Execution stays end, and a doomed man dies
A brief on Page 7B of today's Gazette told how a federal judge in Missouri granted a stay of execution Tuesday for Joseph Paul Franklin. The stay came just hours before Franklin's scheduled death for the 1977 sniper slaying of a man at a suburban St. Louis synagogue. The judge ruled that a lawsuit challenging Missouri's execution protocol had to be resolved before this white supremacist serial killer could be put to death. In a separate defense appeal, a second judge issued a stay until Franklin's competency was reviewed.
The stays didn't last long. Franklin, 63, was pronounced dead at 6:17 a.m. today after getting a lethal injection. This killer, perhaps best known for shooting and paralyzing Hustler magazine publisher Larry Flynt, was convicted of eight murders but claimed up to 20.
That brief in today's Gazette did not mention Franklin's Wisconsin connection. Here, as the late Paul Harvey used to say, is the rest of the story.
My dad mailed me a Nov. 10 story written by Wisconsin State Journal columnist Doug Moe. Dad worked for decades in Madison and remembered Franklin's double murder in a parking lot at East Towne Mall in 1977. As Moe explains it, Franklin came to Madison that summer intending to kill then-Judge Archie Simonson because Franklin was enraged at a sentence Simonson handed down in a sexual assault case. Franklin had read about it in Time magazine.
Franklin picked up two female hitchhikers who wanted to be let out at the mall. He dropped them off, then got behind the car of a young biracial couple, Alphonce Manning Jr. and Toni Schwenn. Their cars might have bumped. Franklin hit the horn. Manning got out, went to Franklin's car and was shot twice. Franklin then shot Schwenn through the car window and again as she staggered out.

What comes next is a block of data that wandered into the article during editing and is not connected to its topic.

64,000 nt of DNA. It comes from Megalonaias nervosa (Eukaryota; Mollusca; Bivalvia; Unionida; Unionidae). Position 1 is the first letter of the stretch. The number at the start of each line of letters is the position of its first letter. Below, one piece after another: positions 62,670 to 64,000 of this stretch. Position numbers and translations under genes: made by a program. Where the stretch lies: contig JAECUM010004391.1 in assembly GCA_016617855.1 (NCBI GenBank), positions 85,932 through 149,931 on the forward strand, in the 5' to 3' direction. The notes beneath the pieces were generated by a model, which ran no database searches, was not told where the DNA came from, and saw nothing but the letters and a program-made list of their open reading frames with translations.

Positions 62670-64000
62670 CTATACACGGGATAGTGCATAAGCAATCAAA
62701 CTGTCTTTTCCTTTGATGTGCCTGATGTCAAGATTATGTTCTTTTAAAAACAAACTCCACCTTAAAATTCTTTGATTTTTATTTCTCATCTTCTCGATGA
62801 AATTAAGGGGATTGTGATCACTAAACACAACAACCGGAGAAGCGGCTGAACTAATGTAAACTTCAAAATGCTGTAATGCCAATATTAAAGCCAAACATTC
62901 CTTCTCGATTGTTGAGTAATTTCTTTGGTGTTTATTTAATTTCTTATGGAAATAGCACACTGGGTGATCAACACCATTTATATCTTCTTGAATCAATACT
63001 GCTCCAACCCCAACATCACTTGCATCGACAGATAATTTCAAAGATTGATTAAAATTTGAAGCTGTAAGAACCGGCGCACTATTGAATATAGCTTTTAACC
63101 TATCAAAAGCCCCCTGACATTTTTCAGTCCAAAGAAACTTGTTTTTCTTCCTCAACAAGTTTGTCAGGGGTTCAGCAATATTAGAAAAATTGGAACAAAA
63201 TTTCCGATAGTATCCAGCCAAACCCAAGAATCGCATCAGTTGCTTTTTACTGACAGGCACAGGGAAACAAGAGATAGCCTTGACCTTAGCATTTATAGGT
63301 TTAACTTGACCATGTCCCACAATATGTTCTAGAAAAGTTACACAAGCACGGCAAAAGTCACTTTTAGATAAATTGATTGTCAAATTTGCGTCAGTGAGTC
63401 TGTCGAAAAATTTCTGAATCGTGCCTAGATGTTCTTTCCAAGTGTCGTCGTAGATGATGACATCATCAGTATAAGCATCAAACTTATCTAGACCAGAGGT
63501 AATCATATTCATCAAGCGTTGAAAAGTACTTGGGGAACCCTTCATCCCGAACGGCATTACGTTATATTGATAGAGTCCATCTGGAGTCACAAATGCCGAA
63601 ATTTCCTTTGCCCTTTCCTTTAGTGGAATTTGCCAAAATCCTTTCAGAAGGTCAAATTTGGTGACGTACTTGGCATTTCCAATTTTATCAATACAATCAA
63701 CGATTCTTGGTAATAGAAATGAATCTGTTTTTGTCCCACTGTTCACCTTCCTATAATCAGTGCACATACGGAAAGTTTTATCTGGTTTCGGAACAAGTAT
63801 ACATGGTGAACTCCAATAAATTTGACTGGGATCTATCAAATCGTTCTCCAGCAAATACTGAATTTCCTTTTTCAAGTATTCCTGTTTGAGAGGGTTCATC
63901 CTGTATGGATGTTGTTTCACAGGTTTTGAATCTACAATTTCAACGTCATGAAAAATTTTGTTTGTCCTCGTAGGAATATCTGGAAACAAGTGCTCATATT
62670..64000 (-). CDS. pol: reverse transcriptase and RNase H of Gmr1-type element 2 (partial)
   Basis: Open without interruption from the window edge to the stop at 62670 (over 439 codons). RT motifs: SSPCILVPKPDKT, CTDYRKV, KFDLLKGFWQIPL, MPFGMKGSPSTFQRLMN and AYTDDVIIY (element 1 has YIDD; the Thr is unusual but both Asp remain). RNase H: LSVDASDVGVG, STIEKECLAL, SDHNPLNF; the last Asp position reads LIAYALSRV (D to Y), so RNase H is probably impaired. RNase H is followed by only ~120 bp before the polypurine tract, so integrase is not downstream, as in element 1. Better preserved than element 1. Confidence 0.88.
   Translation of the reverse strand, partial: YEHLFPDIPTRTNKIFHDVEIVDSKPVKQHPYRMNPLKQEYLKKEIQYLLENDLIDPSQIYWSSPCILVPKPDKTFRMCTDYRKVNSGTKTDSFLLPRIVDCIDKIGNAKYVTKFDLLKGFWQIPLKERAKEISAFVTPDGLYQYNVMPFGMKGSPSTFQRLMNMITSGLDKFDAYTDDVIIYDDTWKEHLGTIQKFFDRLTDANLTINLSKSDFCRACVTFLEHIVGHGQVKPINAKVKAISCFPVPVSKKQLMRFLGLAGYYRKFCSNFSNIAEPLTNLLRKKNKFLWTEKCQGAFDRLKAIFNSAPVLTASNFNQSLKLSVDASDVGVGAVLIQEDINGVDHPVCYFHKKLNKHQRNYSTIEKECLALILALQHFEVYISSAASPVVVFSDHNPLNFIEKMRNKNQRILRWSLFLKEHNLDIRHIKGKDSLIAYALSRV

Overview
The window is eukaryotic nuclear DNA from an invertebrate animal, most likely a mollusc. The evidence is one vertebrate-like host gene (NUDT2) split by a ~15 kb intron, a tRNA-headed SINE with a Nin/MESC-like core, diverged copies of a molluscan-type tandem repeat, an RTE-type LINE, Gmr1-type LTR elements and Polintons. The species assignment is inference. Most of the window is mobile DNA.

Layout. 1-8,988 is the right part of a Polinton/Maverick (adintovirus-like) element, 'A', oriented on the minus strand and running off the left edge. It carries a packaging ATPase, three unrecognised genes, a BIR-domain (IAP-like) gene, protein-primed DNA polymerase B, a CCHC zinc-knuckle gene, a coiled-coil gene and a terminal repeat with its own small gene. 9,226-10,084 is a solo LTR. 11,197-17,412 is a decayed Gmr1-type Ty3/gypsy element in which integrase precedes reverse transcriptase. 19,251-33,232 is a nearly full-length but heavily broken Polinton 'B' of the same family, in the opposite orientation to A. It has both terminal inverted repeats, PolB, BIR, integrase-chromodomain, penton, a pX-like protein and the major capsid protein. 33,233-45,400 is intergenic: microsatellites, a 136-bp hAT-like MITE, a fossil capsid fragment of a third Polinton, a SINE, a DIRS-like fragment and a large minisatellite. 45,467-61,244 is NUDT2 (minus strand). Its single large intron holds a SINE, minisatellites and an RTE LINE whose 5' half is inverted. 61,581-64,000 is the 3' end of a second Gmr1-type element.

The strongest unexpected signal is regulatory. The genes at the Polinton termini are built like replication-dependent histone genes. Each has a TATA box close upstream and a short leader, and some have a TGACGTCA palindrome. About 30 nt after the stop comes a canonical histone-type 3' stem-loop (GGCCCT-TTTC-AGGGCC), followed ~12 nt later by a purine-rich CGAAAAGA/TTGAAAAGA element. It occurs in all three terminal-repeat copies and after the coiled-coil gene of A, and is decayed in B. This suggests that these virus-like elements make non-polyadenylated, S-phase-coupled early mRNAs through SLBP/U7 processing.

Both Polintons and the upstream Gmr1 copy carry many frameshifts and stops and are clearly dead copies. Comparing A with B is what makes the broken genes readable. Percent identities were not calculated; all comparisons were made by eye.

The slayings apparently were Franklin's first ones and went unsolved for years until he confessed while in an Illinois prison. He was brought to Wisconsin for trial despite the risk he might escape. The Dane County district attorney felt he owed a trial to the victims' families and had no assurances Franklin was behind bars for life. Franklin tried to recant but was convicted of the murders.
Moe says Jerry Mitchell, a reporter for the Clarion-Ledger in Jackson, Miss., wrote an article last month about Franklin after the killer contacted him “out of the blue.”
Franklin claimed to be a changed man, no longer racist, but recalled his Madison murders. Wrote Moe: “'He related the whole thing, right down to the sound of the bullets…,' Mitchell said. 'It was chilling.'”
And now, a chilling man will face his maker.